BELTON — Several vendors said Saturday was a good day but things slowed down Sunday for the Little Valley Auto Swap at the Bell County Expo Center in Belton.
Josh Morton, an employee of Restore Automotive USA in Houston, said his company did well
“We sell our extra stuff at swap meets,” he said. “Our trash is someone else’s treasure. We sold quite a bit of stuff, upwards of $10,000.”
His son Tyler, 10, brought toys, figurines and micro machines, Morton said. Two weeks ago at the Houston Autorama the boy sold about $700 in toys, he said.
Morton showed a 1971 electric car that he swapped two motorcycles for this weekend.
“We’re going to use it to go around at the swap meets,” he said.
Perry Hayden of Kempner said he’s been coming to the swap meet since about the 1990s.
“We all mess with cars, hotrods,” he said. “We bring parts, cars, signs, toys, motors. We did pretty good yesterday. We do a lot of networking with the other guys.”
Trey and Shelah Morton of Cisco, who brought vintage hotrod parts, were packing up Sunday afternoon.
“It was a good turnout yesterday,” he said. “A lot of people got out. The crowd was down a little bit from last year.
“I’m a second-generation junkie,” he said. “We horse trade around and get extra stuff. This is the original recycling. We’ve been doing this for years — pulling parts off of one car to make another one better.”
Matt Kellogg, owner of GK Grafix and Signs of Belton, said this was his first time at the swap meet. He did fairly well, he said, and hopes to return next year.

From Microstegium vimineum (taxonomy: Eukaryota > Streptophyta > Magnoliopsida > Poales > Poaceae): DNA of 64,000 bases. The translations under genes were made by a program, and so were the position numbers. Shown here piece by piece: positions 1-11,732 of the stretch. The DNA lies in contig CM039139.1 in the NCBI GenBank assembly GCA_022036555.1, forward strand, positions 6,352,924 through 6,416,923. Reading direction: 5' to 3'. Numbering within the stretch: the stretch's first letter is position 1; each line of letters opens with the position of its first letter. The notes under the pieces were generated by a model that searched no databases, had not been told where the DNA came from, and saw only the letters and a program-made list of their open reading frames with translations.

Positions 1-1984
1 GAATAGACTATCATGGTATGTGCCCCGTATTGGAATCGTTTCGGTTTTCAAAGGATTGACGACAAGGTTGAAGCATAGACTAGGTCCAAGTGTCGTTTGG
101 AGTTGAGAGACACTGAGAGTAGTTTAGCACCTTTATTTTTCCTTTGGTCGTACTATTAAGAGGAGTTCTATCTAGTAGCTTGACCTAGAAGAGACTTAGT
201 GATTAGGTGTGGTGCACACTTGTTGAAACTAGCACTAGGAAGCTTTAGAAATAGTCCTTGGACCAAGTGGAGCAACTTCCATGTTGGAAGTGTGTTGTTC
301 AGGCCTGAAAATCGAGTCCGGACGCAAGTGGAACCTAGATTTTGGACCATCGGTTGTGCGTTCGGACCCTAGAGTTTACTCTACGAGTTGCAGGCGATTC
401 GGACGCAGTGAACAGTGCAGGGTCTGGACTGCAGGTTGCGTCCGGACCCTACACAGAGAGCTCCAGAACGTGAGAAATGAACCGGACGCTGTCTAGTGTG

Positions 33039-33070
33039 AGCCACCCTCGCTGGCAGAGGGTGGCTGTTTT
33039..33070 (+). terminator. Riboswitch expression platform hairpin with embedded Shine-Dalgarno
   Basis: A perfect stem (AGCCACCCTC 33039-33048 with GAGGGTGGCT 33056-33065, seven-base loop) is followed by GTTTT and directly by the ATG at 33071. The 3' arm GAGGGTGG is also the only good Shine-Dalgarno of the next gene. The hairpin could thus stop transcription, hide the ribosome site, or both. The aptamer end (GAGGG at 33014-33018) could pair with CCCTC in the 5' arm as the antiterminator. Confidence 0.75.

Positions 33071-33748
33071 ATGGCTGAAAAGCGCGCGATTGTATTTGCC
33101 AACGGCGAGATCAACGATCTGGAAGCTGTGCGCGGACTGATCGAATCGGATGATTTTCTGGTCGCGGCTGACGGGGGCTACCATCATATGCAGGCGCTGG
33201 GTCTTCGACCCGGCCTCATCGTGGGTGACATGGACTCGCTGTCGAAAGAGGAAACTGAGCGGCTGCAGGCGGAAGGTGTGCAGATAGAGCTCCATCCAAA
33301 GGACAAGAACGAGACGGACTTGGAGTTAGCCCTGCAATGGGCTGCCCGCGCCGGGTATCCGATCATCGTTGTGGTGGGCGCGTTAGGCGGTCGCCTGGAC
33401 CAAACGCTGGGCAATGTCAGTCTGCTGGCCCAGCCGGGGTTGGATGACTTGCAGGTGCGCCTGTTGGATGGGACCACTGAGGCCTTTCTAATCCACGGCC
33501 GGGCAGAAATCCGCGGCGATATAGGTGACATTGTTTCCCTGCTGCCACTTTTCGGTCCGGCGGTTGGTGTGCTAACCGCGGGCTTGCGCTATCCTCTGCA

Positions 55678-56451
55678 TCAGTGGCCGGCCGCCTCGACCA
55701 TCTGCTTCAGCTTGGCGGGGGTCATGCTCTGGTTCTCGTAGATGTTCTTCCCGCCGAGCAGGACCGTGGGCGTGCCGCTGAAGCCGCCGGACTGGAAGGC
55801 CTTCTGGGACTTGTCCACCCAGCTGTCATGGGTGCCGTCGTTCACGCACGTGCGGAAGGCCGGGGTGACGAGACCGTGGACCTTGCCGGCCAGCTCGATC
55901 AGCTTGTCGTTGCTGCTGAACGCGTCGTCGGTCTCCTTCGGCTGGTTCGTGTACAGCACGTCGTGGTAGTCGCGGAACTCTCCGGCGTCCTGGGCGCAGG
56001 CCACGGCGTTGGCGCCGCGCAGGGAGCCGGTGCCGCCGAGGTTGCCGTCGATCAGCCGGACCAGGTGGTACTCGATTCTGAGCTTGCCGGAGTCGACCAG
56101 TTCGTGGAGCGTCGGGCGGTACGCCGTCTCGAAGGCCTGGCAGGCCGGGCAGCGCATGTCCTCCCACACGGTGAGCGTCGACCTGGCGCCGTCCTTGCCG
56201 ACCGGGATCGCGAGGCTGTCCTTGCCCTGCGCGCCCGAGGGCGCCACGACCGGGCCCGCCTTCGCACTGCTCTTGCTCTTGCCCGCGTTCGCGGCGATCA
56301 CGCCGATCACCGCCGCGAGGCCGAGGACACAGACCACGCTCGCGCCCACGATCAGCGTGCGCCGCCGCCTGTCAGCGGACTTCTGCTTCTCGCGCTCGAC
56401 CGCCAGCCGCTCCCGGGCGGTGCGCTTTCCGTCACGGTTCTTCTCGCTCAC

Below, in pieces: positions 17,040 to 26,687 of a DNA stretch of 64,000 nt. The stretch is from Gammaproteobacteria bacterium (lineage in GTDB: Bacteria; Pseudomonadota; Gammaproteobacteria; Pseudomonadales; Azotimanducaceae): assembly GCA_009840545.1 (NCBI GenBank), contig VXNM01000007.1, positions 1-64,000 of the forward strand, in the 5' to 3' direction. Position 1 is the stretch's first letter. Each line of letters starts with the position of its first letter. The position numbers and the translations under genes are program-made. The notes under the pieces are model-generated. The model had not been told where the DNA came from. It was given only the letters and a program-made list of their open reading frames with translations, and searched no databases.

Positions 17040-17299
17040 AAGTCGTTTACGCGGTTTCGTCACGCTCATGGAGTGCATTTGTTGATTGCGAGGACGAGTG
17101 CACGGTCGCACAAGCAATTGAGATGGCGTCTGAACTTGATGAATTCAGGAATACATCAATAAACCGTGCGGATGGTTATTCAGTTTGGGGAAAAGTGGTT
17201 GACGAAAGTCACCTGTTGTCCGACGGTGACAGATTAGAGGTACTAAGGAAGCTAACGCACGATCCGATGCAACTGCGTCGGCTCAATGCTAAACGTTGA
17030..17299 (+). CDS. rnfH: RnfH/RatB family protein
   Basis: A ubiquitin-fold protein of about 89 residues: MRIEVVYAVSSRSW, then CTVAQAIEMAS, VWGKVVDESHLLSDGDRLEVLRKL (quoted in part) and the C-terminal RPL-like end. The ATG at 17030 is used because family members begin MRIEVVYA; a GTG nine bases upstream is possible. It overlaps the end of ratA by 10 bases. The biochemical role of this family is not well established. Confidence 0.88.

Tracy Store of Killeen minded the store while her husband, George, was away.
“We were showing a 1967 Chevelle, but he took it back home,” she said. “We got offers, but not what we were asking for it. We like to talk to people about it. It’s almost as good as money. Really, all it would need is a paint job for it to be an actual show car.”
Everything the Stores had in their main display was car-related, she said, except for two bicycles and an ATV. Her husband is retired and restores vehicles for a hobby.
“You always wind up with a lot of spare parts,” she said.
She does art work and piggy-backs this on the parts enterprise, she said. On the back wall, she had about 10 wooden ornaments representative of American flags of the past.
“I like to incorporate bullets, horseshoes and rusty stars when I can,” she said.
She’s been doing the flags and other artwork for about five years, she said, and has sold her work in the Salado art shows.
“I also have them on permanent display at the Killeen Convention and Civic Center,” she said.
Bob Gay of Florence said he and his wife, Cindy, have been to the meet many times. He always brings carburetors, intakes and rags. A bag of 100 surgical towels costs $30, he said.
David Heil of Fort Worth displayed car-related art work. He said he sold two drawings and three photographs.
“This is my first time down here,” he said. “I’ve done other shows. I’ll be back. It’s a good place to exhibit art work.”